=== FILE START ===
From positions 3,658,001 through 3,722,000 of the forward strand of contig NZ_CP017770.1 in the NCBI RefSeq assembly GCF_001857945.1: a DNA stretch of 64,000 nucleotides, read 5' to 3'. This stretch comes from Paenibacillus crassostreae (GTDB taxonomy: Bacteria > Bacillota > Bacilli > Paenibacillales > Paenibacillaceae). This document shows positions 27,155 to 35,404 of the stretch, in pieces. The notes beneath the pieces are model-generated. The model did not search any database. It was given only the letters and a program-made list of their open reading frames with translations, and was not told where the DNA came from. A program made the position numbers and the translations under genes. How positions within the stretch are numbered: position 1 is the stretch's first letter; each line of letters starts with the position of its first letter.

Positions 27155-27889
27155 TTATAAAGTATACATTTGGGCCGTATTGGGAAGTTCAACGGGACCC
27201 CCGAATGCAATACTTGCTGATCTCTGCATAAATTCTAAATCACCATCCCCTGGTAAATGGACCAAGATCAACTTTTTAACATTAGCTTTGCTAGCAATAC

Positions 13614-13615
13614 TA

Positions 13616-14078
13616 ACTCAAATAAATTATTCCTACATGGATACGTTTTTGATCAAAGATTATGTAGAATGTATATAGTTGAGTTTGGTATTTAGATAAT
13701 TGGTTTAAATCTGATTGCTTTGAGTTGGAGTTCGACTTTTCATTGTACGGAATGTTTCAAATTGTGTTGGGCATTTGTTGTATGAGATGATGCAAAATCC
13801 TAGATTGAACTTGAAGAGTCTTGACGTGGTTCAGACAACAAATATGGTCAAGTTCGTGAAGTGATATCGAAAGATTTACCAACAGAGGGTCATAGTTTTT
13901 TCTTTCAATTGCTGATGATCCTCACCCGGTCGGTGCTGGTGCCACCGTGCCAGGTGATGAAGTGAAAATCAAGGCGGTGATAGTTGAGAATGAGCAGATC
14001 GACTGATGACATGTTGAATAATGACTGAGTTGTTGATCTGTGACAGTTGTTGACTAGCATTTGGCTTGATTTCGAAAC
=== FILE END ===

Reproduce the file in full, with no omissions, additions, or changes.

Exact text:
From positions 3,658,001 through 3,722,000 of the forward strand of contig NZ_CP017770.1 in the NCBI RefSeq assembly GCF_001857945.1: a DNA stretch of 64,000 nucleotides, read 5' to 3'. This stretch comes from Paenibacillus crassostreae (GTDB taxonomy: Bacteria > Bacillota > Bacilli > Paenibacillales > Paenibacillaceae). This document shows positions 27,155 to 35,404 of the stretch, in pieces. The notes beneath the pieces are model-generated. The model did not search any database. It was given only the letters and a program-made list of their open reading frames with translations, and was not told where the DNA came from. A program made the position numbers and the translations under genes. How positions within the stretch are numbered: position 1 is the stretch's first letter; each line of letters starts with the position of its first letter.

Positions 27155-27889
27155 TTATAAAGTATACATTTGGGCCGTATTGGGAAGTTCAACGGGACCC
27201 CCGAATGCAATACTTGCTGATCTCTGCATAAATTCTAAATCACCATCCCCTGGTAAATGGACCAAGATCAACTTTTTAACATTAGCTTTGCTAGCAATAC

Positions 13614-13615
13614 TA

Positions 13616-14078
13616 ACTCAAATAAATTATTCCTACATGGATACGTTTTTGATCAAAGATTATGTAGAATGTATATAGTTGAGTTTGGTATTTAGATAAT
13701 TGGTTTAAATCTGATTGCTTTGAGTTGGAGTTCGACTTTTCATTGTACGGAATGTTTCAAATTGTGTTGGGCATTTGTTGTATGAGATGATGCAAAATCC
13801 TAGATTGAACTTGAAGAGTCTTGACGTGGTTCAGACAACAAATATGGTCAAGTTCGTGAAGTGATATCGAAAGATTTACCAACAGAGGGTCATAGTTTTT
13901 TCTTTCAATTGCTGATGATCCTCACCCGGTCGGTGCTGGTGCCACCGTGCCAGGTGATGAAGTGAAAATCAAGGCGGTGATAGTTGAGAATGAGCAGATC
14001 GACTGATGACATGTTGAATAATGACTGAGTTGTTGATCTGTGACAGTTGTTGACTAGCATTTGGCTTGATTTCGAAAC